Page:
According to several news sources, (The Villanovan excluded) we are living in the end times. Between the death of democracy, erosion of the American Dream and looming climate crisis, one would think that cinema would step up to the plate, and deliver us all some escapism. Unfortunately, we are facing yet another signal of the end. The movie “Cats” (2019) epitomizes the decline of American supremacy in our current age and is undoubtedly one of the seven archangels heralding the arrival of the apocalypse. The Tom Hooper version of “Cats” had several key pitfalls, each of which holds a warning for the American people.
First, the music. While I never actually liked the preceding Broadway and West End musicals, I would nod along if my Spotify Show Tunes station featured a song or two from the musical. They were catchy, upbeat and sung with a lot of heart from a talented spandex-clad cast while performing impressive ballet routines, lifts, and flips. “Cats” overproduced music and changed multiple iconic songs.
The lesson here, is for people to stay true to themselves. “Cats: The Musical” is the story of a family of cats running around a junkyard essentially trying to earn the right to be reborn by their patriarchal figure, Old Deuteronomy, through elaborate dance numbers and self-songs. “Cats” (2019), according to online reviewers, is multiple cats competing for the honor of death. In changing the character of the musical, Hooper lost the dedicated fanbase that had followed the musical since its debut in London.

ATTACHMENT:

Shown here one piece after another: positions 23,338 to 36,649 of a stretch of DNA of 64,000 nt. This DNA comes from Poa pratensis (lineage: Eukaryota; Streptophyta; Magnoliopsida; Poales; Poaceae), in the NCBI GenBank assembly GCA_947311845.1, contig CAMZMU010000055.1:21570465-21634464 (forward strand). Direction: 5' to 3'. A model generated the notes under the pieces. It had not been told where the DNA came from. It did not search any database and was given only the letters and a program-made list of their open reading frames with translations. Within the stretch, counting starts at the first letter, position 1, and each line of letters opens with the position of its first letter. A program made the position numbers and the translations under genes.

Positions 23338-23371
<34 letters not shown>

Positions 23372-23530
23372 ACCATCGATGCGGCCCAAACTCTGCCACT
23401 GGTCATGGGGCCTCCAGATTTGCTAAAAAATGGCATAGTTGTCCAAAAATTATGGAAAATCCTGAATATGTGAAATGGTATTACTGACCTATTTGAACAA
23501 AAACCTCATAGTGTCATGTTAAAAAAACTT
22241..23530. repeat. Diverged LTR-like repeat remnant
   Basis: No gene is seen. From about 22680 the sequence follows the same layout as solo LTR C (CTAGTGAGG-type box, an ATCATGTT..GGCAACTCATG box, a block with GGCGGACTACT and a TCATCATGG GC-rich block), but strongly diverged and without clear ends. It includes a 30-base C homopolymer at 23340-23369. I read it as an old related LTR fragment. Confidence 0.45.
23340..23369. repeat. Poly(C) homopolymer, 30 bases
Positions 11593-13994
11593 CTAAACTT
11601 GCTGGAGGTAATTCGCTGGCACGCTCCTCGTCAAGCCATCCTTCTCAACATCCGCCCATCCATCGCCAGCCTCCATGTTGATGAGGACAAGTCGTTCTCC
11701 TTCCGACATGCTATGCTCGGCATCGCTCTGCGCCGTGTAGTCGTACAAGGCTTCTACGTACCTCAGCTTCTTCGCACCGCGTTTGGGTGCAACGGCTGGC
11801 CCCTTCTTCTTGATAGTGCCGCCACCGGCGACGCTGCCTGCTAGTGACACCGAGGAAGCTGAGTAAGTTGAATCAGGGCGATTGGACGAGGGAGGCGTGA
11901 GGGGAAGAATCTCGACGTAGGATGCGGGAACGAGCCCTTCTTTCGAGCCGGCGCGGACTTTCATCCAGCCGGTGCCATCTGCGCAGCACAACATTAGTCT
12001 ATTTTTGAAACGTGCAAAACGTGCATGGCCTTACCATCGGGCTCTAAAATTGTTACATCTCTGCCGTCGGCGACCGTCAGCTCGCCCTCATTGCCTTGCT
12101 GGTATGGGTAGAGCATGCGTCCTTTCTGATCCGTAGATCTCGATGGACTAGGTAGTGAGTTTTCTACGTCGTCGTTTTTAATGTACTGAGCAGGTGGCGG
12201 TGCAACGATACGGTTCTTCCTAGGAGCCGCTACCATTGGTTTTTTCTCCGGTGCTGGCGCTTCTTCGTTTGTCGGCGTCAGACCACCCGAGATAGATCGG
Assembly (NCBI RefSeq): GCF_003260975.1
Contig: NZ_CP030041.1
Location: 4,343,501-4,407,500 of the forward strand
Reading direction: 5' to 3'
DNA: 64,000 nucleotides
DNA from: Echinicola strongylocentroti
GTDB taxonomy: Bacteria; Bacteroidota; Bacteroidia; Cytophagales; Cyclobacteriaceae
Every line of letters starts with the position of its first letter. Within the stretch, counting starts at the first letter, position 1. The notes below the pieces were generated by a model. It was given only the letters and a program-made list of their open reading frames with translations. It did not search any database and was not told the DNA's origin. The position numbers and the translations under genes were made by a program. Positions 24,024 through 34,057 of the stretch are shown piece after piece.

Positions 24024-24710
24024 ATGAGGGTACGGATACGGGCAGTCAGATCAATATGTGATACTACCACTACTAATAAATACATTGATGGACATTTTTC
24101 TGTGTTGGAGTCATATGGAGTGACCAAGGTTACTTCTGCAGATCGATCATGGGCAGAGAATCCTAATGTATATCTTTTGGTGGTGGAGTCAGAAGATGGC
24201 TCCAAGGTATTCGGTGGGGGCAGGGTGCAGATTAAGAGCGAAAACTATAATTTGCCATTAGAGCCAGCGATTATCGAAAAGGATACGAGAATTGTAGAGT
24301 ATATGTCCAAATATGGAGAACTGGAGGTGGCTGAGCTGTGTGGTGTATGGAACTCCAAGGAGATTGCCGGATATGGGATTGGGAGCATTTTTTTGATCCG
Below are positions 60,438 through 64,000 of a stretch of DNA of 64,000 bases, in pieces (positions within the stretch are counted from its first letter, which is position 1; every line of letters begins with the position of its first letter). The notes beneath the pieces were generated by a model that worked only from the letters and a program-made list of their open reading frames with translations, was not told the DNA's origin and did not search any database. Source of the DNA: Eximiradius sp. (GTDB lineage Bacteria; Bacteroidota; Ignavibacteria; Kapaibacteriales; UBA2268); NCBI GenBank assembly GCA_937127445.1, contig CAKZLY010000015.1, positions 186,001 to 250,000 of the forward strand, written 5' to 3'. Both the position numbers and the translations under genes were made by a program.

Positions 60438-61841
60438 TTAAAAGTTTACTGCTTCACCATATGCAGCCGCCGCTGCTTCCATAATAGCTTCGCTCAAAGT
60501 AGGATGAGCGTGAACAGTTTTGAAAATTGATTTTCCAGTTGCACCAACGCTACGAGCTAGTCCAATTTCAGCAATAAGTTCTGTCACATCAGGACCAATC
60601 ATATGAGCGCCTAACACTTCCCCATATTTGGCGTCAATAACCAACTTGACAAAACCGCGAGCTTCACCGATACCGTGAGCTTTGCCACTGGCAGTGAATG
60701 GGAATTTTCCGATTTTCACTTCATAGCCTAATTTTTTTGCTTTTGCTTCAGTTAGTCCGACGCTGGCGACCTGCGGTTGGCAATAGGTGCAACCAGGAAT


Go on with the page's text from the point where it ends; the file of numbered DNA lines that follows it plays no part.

Second, “Cats” hired pop singers and pop culture figures as cats in the movie. With all due respect to Taylor Swift, Jennifer Hudson, Jason Derulo, Rebel Wilson and the dozens of incredibly talented actors in this movie, they do not have the years of dance and acrobatic training the Broadway cast did. They were pop culture icons enlisted to put star power in front of the camera and name recognition to draw audiences in.
An iconic feature of both the Broadway and West End shows was the intense dance numbers performed live in front of the audience eight times a week. Every character, no matter how minor, executed aerials, jump splits and ballet maneuvers. This gave every live show an element of excitement and suspense. Audiences would have no choice but to marvel at the feast of pure athleticism executed by the company.
The CGI stars of “Cats” had multiple chances to get everything perfect and additional help from computer animators if they were unable to complete one of the very watered-down dance numbers. The lesson here is to trust the track record, not the big name. Before “Cats” (2019), there was a 1998 filmed version of the on-stage musical that was No. 6 on Billboard’s top selling videos. You shouldn’t go to the writing center for math homework help, just like you shouldn’t get your news from Facebook. Everyone has their niche, trust scientists on climate change, economists on budgets and doctors on vaccines.
Finally, just because Ameri-can does not mean Ameri-should. The over the top CGI from “Cats” was so bad that there are stories of children having nightmares over it. Actually, quite frankly, the age range suffering from Cats CGI induced nightmares could be extended into the upper teens. There was no need for the CGI to be realistic, no reason to edit human noses onto cat bodies and I don’t know who thought it was a good idea to have Rebel Wilson’s character cat eat cockroaches with human faces.
The past few decades of American foreign policy has been a series of financially influenced decisions with serious ramifications on lives around the world, both here and abroad. Like a 20-something getting out of a long-term relationship, maybe it’s time to focus on ourselves for a while.